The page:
Pine needle branches
Dry grass/sea grass
Buzz cut hair
Cat or dog brush
Freshly cut lawn
Bottle brushes, toilet brushes
Vacuum brush head
spiny, thistly, nettlesome, barbed, bristly, briery, echinate, pricky, spiky, thorny, spurred, burred, burry, quilled, prickly-edged, stubbly
Describing texture in a story creates intimacy between reader and character, and can even cause an emotional trigger for both. To anchor the reader in the scene, make sure comparisons and contrasts are clear and relatable, and within the scope of the narrator's life knowledge and experience.
A weak example:
My hand reached out and I couldn't seem to stop it--into the cage and toward my brother's curled-up hedgehog. Its bristles were like warm needles ready to pierce my skin. Cupping it in my hand gave me the impression of dozens of hairbrush bristles making their gentle impressions in my fingers. Footsteps! I put the little guy down as fast as I could and ran out before I got caught.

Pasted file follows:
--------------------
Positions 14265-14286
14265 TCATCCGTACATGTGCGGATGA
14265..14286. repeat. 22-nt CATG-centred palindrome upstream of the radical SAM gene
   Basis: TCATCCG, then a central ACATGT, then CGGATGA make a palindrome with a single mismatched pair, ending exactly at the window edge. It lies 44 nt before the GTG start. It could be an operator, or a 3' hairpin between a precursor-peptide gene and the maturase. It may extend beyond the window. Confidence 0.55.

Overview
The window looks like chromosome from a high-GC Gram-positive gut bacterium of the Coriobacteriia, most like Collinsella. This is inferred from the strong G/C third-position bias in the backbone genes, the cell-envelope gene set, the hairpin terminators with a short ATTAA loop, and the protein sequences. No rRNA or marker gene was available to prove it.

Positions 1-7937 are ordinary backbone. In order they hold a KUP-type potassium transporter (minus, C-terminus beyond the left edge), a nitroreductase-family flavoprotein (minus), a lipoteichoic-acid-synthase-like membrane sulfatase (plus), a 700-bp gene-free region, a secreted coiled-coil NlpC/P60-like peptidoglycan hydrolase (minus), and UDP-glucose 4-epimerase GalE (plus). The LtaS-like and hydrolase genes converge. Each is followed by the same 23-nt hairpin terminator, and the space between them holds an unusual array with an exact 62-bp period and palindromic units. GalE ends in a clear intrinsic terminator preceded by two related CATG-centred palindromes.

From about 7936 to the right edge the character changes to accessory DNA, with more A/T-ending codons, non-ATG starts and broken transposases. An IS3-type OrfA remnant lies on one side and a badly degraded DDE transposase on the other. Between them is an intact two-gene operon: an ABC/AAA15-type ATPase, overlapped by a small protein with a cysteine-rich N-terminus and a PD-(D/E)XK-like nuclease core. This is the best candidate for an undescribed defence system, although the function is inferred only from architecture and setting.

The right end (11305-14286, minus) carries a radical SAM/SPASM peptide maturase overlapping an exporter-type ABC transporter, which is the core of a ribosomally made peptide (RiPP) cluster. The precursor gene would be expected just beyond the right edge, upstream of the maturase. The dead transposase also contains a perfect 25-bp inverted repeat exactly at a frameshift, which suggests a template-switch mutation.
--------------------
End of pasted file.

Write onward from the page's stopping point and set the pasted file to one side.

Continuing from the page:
What's wrong with this example?
The descriptions are imprecise. First the hedgehog's bristles feel like piercing sharp needles, then they're as gentle as hairbrush bristles. The word choices give conflicting images that will make it hard for the reader to fall completely into the scene. Since one of the purposes of sensory description is to draw the reader into the story, it's important to be as precise as possible with word choices and comparisons.
A strong example:
As the sun ducked behind late afternoon cloud, I hoisted the last square bale from the field onto the truck. Done, at last. I pulled off my work gloves and swiped at the sweat and chaff clinging to my neck. My tired smile faltered as I eyed the left stack, hanging half a foot over the lip of the tailgate. I could just imagine the bales tumbling out during the bumpy ride back to the stables.
Without thinking, I rammed my shoulder against the tower to shove it forward, completely forgetting that I'd taken my shirt off hours ago. A hiss of pain escaped my lips as stiff, golden bristles jabbed at my skin, leaving behind a nasty pattern of red scratches and punctures.
Why does this example work?
The word choice is accurate, making the texture clear both through sight and touch.